Vancouver short on Hilton debt payment




For the second time in a year, Vancouver officials said that they will have to tap into lodging tax reserves to pay the debt on the building that houses the Hilton Vancouver Washington and Vancouver Convention Center.

Exactly how much in reserve money will be needed won’t be known until after Dec. 1, but Vancouver Chief Financial Officer Lloyd Tyler estimated the amount at $350,000 to cover the $2.4 million payment due Jan. 1.

Until last year, the Hilton had been able to meet its $4 million annual bond payments through its operating revenue, a dedicated lodging tax collected by the city and a sales tax credit from the state.

But the continuing economic doldrums have kept room rates low, even though room occupancy is up, making it difficult to cover the full payment, Hilton General Manager Eric Walters said.

“We did gain market share this year and will finish with our best market performance since opening in 2005,” Walters said. “We will still finish the year down 17 percent in revenue and 40 percent down in profit compared to our best year, which was 2008.”

Last December, just over $584,000 was drawn from the reserve fund to make a $2.3 million payment on Jan. 1, 2011.

In July, the Downtown Redevelopment Authority — the 225-room hotel and 30,000-square-foot convention center at 301 W. Sixth St. — was able to make its $1.7 million payment without tapping reserves.

Walters said that the hotel’s difficult contract negotiations with its unionized workers, Unite Here, are still moving along, and he hopes both sides will talk again soon.

Still, he said, the union’s initial request for a 53 percent pay raise would cost $1.1 million a year, cutting into the Hilton’s $1.6 million share of the debt payment. Management has offered a 3 percent raise.

“If we were to meet the union’s demands, it leaves very little left to flow toward debt service,” Walters said.

The 114 unionized workers voted down a boycott in early November, however. “They have not made a counterproposal at this point, but we hope to get back to the table. “

The Hilton does not receive any money from the city’s general fund, which pays for operations such as fire, police and streets. Rather, it gets about half of a 4 percent lodging tax on room bills for all hotels across the city. State law prohibits lodging tax money from being spent on anything but programs that promote tourism.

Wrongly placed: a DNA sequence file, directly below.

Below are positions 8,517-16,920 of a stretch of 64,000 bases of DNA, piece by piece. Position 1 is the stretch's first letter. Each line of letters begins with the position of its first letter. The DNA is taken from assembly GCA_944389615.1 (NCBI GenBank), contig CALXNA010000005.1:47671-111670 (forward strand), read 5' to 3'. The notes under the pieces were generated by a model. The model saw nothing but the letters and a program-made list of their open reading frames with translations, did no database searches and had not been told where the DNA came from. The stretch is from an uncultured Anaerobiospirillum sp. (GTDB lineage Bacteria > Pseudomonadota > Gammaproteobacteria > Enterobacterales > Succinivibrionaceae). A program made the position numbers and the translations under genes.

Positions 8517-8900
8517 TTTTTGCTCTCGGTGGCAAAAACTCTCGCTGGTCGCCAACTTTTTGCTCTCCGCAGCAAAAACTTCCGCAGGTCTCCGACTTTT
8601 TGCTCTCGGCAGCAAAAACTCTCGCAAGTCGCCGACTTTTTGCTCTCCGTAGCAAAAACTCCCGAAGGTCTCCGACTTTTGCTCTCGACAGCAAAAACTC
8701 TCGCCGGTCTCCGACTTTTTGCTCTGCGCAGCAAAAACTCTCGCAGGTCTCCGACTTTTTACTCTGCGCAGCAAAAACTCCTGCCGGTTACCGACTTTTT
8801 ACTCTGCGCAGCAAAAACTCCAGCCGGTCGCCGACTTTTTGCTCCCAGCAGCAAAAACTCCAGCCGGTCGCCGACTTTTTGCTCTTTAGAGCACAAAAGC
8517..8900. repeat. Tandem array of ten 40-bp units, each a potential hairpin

The Vancouver Downtown Redevelopment Authority in 2003 took out $68 million in bonds for the Hilton hotel and convention center, with the city backing the loans. Hilton Hotels Corp. is paid a flat fee to manage the site.

Under the terms of the 2003 financing documents, the city of Vancouver agreed to guarantee the loan, but how much it must cover out of its reserve every year is capped, Tyler said. For 2010 and during the 2011-2012 biennium, the annual cap is $650,000. The reserve balance was $1.3 million in December 2010.

The dipping into reserves is another sign of the ongoing struggle to meet the payments for the building.

Clark County Board of Commissioners Chairman Tom Mielke in October said the city had approached the county about forgiving $4.4 million in loans the county had given from its share of a state sales tax credit to pay for the hotel-convention center.

The money, given as a loan with no deadline for repayment, was unlikely to be repaid anytime soon, Tyler said last month. Mielke said that nonetheless, the county was disinclined to forgive the debt.

That amount accumulates at a rate of $45,000 to $60,000 a month, with an interest rate of 5.64 percent, Vancouver Chief Financial Officer Lloyd Tyler said.

Walters said that going into 2012, finances are expected to improve slightly, but revenue will still be down 30 percent compared with 2008, its best year to date. Whether reserves will once again be needed or not “is going to be close,” he said.

“We’ll run a higher occupancy in 2012 than in 2008,” Walters said. “But our average rate hasn’t returned. It’s a good indication that occupancy is coming back — it’s the first sign of recovery for us. But it’s going to take some time.”

Andrea Damewood: 360-735-4542 or or or